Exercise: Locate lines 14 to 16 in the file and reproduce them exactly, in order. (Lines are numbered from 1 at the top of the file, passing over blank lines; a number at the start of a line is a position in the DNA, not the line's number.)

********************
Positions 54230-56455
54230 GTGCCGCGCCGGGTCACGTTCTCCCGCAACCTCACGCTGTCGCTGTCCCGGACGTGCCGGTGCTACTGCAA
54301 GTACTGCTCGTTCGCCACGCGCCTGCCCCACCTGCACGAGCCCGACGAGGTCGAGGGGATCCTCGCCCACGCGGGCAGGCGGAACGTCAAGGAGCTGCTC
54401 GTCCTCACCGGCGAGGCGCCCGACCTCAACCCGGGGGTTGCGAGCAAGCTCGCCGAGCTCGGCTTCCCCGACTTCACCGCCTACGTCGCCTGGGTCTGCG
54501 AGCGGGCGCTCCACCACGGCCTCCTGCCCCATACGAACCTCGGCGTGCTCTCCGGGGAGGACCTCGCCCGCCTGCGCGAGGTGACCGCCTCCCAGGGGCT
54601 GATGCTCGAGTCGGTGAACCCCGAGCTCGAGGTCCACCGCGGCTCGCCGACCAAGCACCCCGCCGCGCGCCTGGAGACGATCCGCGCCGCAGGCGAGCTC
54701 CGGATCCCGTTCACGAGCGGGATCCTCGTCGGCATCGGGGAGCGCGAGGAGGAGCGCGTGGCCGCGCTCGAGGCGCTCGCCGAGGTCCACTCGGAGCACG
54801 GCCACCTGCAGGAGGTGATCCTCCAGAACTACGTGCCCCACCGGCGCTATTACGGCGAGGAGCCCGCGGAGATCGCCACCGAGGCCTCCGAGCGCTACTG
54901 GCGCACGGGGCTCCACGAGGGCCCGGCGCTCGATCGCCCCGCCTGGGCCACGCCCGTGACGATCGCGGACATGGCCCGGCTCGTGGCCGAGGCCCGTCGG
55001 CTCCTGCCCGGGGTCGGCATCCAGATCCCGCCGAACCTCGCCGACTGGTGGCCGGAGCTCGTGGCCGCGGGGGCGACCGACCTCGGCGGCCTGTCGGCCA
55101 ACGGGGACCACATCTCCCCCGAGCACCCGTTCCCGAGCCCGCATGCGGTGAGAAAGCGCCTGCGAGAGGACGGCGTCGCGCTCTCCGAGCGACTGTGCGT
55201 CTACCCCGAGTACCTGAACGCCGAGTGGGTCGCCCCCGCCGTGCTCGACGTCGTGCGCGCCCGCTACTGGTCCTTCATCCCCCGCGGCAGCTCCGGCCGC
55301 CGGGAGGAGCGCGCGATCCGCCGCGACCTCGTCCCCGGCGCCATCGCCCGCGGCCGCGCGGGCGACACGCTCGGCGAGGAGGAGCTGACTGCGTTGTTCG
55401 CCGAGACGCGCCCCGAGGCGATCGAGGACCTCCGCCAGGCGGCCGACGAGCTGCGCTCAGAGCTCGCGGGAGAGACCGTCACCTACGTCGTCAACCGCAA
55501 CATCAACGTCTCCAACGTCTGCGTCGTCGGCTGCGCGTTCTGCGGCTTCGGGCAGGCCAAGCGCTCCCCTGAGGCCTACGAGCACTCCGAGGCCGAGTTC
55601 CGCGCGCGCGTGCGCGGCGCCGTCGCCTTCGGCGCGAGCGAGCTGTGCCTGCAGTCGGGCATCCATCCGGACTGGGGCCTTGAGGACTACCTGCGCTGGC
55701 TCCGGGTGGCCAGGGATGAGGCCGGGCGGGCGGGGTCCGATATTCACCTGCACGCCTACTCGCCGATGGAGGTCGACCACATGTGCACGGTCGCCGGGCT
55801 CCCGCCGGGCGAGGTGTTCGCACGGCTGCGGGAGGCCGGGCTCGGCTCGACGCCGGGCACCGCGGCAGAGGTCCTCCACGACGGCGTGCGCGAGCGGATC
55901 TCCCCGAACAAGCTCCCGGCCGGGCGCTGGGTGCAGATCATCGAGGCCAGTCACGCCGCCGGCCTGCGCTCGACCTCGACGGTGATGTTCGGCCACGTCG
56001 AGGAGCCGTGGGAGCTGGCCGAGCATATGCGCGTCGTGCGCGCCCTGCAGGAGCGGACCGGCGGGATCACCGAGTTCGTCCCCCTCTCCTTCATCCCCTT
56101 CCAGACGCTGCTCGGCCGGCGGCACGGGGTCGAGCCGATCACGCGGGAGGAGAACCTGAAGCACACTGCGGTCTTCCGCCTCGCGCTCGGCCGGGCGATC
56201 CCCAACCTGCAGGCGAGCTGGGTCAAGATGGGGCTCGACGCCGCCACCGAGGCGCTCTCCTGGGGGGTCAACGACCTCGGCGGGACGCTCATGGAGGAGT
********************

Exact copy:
55401 CCGAGACGCGCCCCGAGGCGATCGAGGACCTCCGCCAGGCGGCCGACGAGCTGCGCTCAGAGCTCGCGGGAGAGACCGTCACCTACGTCGTCAACCGCAA
55501 CATCAACGTCTCCAACGTCTGCGTCGTCGGCTGCGCGTTCTGCGGCTTCGGGCAGGCCAAGCGCTCCCCTGAGGCCTACGAGCACTCCGAGGCCGAGTTC
55601 CGCGCGCGCGTGCGCGGCGCCGTCGCCTTCGGCGCGAGCGAGCTGTGCCTGCAGTCGGGCATCCATCCGGACTGGGGCCTTGAGGACTACCTGCGCTGGC